Bills has been denied justice for the violation of his Fourth Amendment rights. So the ACLU of Missouri sued. As a Black resident of Kansas City, Bills was no stranger to racial profiling and police abuse.   

“This isn’t the first time this has happened to me — when a police officer has said, ‘Hey, you look suspicious’ for no reason other than my skin color,” Bills said. “It’s not even the first time I’ve been roughed up. It’s just the first time I’ve been able to draw attention to it. My existence shouldn’t be cause for concern.”

Bills was held in jail for two weeks without bond following the incident. He lost his job.

Bills’ physical injuries are no longer visible, but his emotions remain raw. “I’m not anti-police,” he said. “But I do think that there are some officers who hide behind their badge. And too many other officers do nothing to stop them.”

Bills lost faith in the police and understandably avoids them at all costs. “You just don’t know which ones are trustworthy,” he said. Bills’ fear of law enforcement is representative of the wider breach of trust between law enforcement and people of color nationwide.  

Four officers stood by and chose not to intervene the night Bills was brutalized. They each had the opportunity to take a stand and do their jobs by halting the abuse. Or they could have reported their fellow officer after the incident. The breach of duty extends to all the officers involved, not just Nelson.

The state is no stranger to discrimination and abuse of force in policing. Every Missouri law enforcement agency should implement anti-discrimination training, de-escalation training, and stronger and more well defined use-of-force policies, and they must hold officers accountable when they violate those policies and the law. This is the first step to building trust between police and the communities they serve.

The ACLU of Missouri is committed to making community-focused policing that respects the Fourth Amendment a priority. When we asked Bills what he hoped his experience and case would change, he said he wanted the Kansas City Police Department to be held accountable and to not treat anyone else like this again. And his call for accountability should echo across the nation. Police departments need to demonstrate a commitment to fairly protect the communities they serve, not make them targets of police misconduct.

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Oops — Did Police Accidentally Reveal Unconstitutional Surveillance When They Tweeted a Screenshot?

We’re demanding Mass. state police release their browser history and bookmarks to see if they’re targeting progressive protesters for surveillance.

On September 13, dozens of natural gas explosions hit three towns north of Boston, killing one person and impacting thousands more. In the first few hectic hours after the blasts, the Massachusetts State Police official Twitter account posted a tweet reading:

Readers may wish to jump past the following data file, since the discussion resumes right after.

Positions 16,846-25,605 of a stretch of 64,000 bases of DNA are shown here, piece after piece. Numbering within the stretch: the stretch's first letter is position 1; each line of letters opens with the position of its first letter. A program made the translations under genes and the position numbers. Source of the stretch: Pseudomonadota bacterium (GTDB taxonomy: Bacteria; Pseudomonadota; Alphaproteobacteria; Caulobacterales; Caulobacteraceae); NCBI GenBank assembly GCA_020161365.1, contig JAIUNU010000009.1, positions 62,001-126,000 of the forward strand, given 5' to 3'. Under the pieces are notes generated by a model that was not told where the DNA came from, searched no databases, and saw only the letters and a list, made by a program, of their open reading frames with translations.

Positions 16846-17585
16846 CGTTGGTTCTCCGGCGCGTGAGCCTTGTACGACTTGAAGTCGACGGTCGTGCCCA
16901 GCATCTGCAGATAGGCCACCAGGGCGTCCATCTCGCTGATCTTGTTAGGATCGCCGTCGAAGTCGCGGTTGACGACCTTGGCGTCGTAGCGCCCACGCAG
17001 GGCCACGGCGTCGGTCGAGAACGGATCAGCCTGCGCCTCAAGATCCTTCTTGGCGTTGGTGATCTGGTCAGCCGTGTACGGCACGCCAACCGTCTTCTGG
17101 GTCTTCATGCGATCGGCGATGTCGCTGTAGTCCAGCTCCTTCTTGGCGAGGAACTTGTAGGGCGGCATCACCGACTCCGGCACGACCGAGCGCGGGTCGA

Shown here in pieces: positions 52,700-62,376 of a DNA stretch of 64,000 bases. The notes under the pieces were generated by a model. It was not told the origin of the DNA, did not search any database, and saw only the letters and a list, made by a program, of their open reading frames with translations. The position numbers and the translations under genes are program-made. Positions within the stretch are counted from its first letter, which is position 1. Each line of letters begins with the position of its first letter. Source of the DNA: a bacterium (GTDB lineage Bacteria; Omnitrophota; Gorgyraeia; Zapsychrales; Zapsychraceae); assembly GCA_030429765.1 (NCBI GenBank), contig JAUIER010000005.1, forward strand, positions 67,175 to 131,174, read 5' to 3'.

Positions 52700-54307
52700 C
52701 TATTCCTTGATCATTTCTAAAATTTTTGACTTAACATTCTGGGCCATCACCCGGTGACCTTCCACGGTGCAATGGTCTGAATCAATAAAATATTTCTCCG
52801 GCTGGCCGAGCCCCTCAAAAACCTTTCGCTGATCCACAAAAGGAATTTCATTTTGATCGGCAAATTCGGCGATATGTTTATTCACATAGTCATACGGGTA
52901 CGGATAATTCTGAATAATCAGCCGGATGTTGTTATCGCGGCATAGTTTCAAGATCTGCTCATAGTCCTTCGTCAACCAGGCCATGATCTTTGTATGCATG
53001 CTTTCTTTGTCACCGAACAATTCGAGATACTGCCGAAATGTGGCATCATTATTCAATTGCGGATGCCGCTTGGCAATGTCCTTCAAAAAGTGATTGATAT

Updated plotting of confirmed fires and explosions by MSP Watch Center. 39 locations confirmed thus far. Number will grow. New responses ongoing. Reminder: all residents of Lawrence/Andover/N Andover who have Columbia Gas must evacuate, as should anyone else who smells gas.

Accompanying the tweet was an image of a map on a computer screen, showing locations of “confirmed fires and explosions.” Also visible in the image of the computer screen were bookmarks in a Google Chrome web browser.

Screenshot of a tweet by MassStatePolice

Almost immediately, people on social media began to point to something disturbing about the image: The bookmarks bar on the Massachusetts State Police computer appeared to link to certain progressive organizing and activist groups in Central Massachusetts. What was meant as an innocent enough disaster response tweet had become damning evidence that law enforcement in Massachusetts continues to engage in questionable surveillance of left-leaning political organizers.

Close up of the map in the tweet by MassStatePolice

The screenshot from a tweet by the Massachusetts State Police showed bookmarks for the websites of progressive protest groups.

The groups in the browser bookmarks included Mass Action Against Police Brutality, Coalition to Organize and Mobilize Boston Against Trump (COMBAT), 413 Action, MA Activism, and Resistance Calendar.

Additionally, the bookmarks bar in the image showed links to a surveillance drone company called AeryonLive and a site about Open Source Intelligence Techniques.”

About a half hour after the first tweet was posted, it was deleted and replaced with a second image, which you can still find online. Notably, the second image does not contain the offending bookmarks bar.

The tweet was sent from the MSP Watch Center, which is located within the Commonwealth Fusion Center, one of a network of 79 “fusion centers” in the United States. These state and local police spy centers were established through funding provided by the Department of Homeland Security and the Department of Justice to promote information sharing among municipal, state, and federal law enforcement agencies after 9/11.

While fusion centers were established under the auspices of fighting terrorism, according to a bipartisan congressional report, they haven’t contributed anything meaningful to counterterrorism efforts. Instead, they have largely served as police surveillance and information sharing nodes for law enforcement efforts targeting the frequent subjects of police attention: Black and brown people, immigrants, dissidents, and the poor.